And while 22H2 touts new grand security features, such as Smart App Control and Windows Defender Credential Guard, not all new security features will be available for most customers. Take, for instance, Pluton, a chip-to-cloud security processor technology, which makes it extremely hard for an attacker to gain access to credentials, personal information, and other sensitive data.

However, only two (2) chips currently support this function: AMD Ryzen 6000 and Qualcomm Snapdragon 8cx Gen 3. Even though Intel was part of the initial announcement of Pluton, their current chipset, Alder Lake, is not compatible with Pluton, making Pluton unusable on most devices. Despite this limitation, the other security features, plus accessibility enhancements and other new features, make Windows 11 22H2 an exciting upgrade possibility for business users.

New Windows 10 Releases Focus On Fixes, Not Features

After cybersecurity, two of the most important priorities for CIOs and Modern Workplace managers are user experience and productivity. And while it is tempting to stick with Windows 10 as long as possible, the amount of new features included in the most recent Windows 10 update is so small that it is delivered via the regular cumulative update. The major focus of the new version is mainly on fixes.

This won't really come as a surprise to many who have followed Microsoft's release strategy over the last 12 months. Even the last fall update of Windows 10 had very few new features. With most of Microsoft's resources being piled into Windows 11, and rumors of other possible future versions of Windows, Windows 10 will continue to remain stagnant in terms of updates between now and EOL, and especially through the ESU time, if any.

Microsoft has stated that they will continue to support at least one version of Windows 10 until 2025, which begs the question: Is THIS annual update going to be the last ever released? Will future updates only be critical fixes? Of course, it is possible that Microsoft could continue to release one upgrade a year to fix bugs and known vulnerabilities for two more years (remember, nothing has been announced), but regardless of this possibility, you shouldn't expect much in terms of productivity and experience.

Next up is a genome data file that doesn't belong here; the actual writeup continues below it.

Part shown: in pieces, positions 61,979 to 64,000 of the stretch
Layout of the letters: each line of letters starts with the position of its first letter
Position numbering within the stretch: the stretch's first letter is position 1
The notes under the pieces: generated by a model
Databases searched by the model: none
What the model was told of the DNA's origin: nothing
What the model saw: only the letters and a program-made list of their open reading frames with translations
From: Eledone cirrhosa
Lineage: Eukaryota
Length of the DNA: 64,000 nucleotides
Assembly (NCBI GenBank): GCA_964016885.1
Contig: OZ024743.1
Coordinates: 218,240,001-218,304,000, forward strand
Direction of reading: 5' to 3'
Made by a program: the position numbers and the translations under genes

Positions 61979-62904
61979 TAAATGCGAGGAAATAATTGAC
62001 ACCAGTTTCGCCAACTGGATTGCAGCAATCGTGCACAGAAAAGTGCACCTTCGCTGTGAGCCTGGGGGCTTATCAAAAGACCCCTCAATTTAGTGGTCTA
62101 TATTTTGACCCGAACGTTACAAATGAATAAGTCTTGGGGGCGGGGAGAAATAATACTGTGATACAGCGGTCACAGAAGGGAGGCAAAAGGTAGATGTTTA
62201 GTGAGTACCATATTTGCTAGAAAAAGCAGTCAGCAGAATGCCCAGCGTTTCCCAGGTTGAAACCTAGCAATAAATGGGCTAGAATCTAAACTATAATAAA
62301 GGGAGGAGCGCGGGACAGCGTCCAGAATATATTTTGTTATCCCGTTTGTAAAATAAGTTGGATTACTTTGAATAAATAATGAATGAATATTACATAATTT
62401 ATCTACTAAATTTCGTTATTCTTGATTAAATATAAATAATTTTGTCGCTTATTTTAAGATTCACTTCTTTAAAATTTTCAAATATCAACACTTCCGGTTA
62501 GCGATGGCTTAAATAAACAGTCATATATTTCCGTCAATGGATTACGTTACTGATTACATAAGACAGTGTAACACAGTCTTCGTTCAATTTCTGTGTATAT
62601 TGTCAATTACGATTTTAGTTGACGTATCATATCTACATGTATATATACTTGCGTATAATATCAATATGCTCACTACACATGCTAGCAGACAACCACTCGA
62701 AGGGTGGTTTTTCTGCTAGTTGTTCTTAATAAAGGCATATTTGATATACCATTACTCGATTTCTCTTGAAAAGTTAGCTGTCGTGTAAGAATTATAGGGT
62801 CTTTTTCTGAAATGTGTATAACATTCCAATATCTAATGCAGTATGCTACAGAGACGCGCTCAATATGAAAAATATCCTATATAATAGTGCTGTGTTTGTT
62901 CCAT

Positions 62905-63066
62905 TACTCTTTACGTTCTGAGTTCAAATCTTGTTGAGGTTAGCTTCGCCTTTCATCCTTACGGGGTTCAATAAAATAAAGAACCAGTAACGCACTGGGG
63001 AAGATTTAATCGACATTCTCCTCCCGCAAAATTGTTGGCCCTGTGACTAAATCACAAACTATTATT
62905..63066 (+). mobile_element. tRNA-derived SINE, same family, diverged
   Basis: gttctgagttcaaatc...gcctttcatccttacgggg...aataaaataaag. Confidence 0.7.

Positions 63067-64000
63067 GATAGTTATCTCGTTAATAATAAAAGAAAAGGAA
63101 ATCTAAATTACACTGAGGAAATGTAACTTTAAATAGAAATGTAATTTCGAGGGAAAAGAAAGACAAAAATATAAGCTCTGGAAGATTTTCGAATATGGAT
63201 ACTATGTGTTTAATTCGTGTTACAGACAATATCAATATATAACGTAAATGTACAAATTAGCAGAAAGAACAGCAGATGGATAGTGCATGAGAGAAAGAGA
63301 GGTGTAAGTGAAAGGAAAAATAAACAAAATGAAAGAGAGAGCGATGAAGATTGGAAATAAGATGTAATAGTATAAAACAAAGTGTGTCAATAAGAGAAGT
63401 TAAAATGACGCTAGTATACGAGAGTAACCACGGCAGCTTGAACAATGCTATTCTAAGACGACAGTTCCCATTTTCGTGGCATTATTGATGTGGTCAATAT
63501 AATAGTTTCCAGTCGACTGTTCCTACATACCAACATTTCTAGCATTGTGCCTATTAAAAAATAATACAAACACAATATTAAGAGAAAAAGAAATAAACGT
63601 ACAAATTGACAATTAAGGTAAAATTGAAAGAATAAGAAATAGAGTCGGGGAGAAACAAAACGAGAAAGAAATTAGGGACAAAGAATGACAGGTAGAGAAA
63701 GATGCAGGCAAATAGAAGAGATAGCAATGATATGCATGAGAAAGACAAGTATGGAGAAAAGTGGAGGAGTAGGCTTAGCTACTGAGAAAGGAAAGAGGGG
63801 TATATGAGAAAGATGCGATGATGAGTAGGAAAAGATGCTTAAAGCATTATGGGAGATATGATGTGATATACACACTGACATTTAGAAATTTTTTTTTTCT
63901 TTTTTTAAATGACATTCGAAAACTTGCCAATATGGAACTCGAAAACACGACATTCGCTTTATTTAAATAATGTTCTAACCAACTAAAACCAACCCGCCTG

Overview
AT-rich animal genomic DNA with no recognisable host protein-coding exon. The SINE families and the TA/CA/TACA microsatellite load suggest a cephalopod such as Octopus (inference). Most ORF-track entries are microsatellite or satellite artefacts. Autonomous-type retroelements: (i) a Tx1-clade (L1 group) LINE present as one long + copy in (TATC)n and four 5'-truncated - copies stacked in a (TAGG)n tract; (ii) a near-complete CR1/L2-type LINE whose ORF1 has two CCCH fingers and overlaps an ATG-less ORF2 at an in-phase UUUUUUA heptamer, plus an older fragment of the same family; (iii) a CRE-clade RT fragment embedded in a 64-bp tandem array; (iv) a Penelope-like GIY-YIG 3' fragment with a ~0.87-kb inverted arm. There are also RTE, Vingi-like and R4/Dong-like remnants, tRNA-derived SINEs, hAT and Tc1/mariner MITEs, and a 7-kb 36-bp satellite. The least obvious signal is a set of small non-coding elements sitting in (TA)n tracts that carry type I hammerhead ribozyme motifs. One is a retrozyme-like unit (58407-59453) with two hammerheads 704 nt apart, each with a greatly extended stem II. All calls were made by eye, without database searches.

While this might be good news for the IT pros responsible for maintaining devices with app packaging and deployment, it also means missing out on new features that come with Windows 11, which can lead to employees having a more modern device at home. The gains from new features, such as efficiency, compatibility, and easier collaboration with teammates, especially remote and in-the-field workers, can offset the initial app compatibility and deployment issues that might arise.


Except for the additional hardware refresh component, moving from Windows 10 to Windows 11 shouldn't be much different from migrating to another version of Windows 10, especially if you have managed your previous upgrades as Business-as-Usual or in a somewhat Evergreen IT fashion. If you haven't already, consider doing our Windows 11 Assessment Service. Within just a few days, you can get answers to questions (e.g., How many and which devices do I need to replace? Which can be migrated as an in-place upgrade?) and experience how easy, fast, and simple automated deployment wave planning based on application coverage and hardware compatibility could be for you!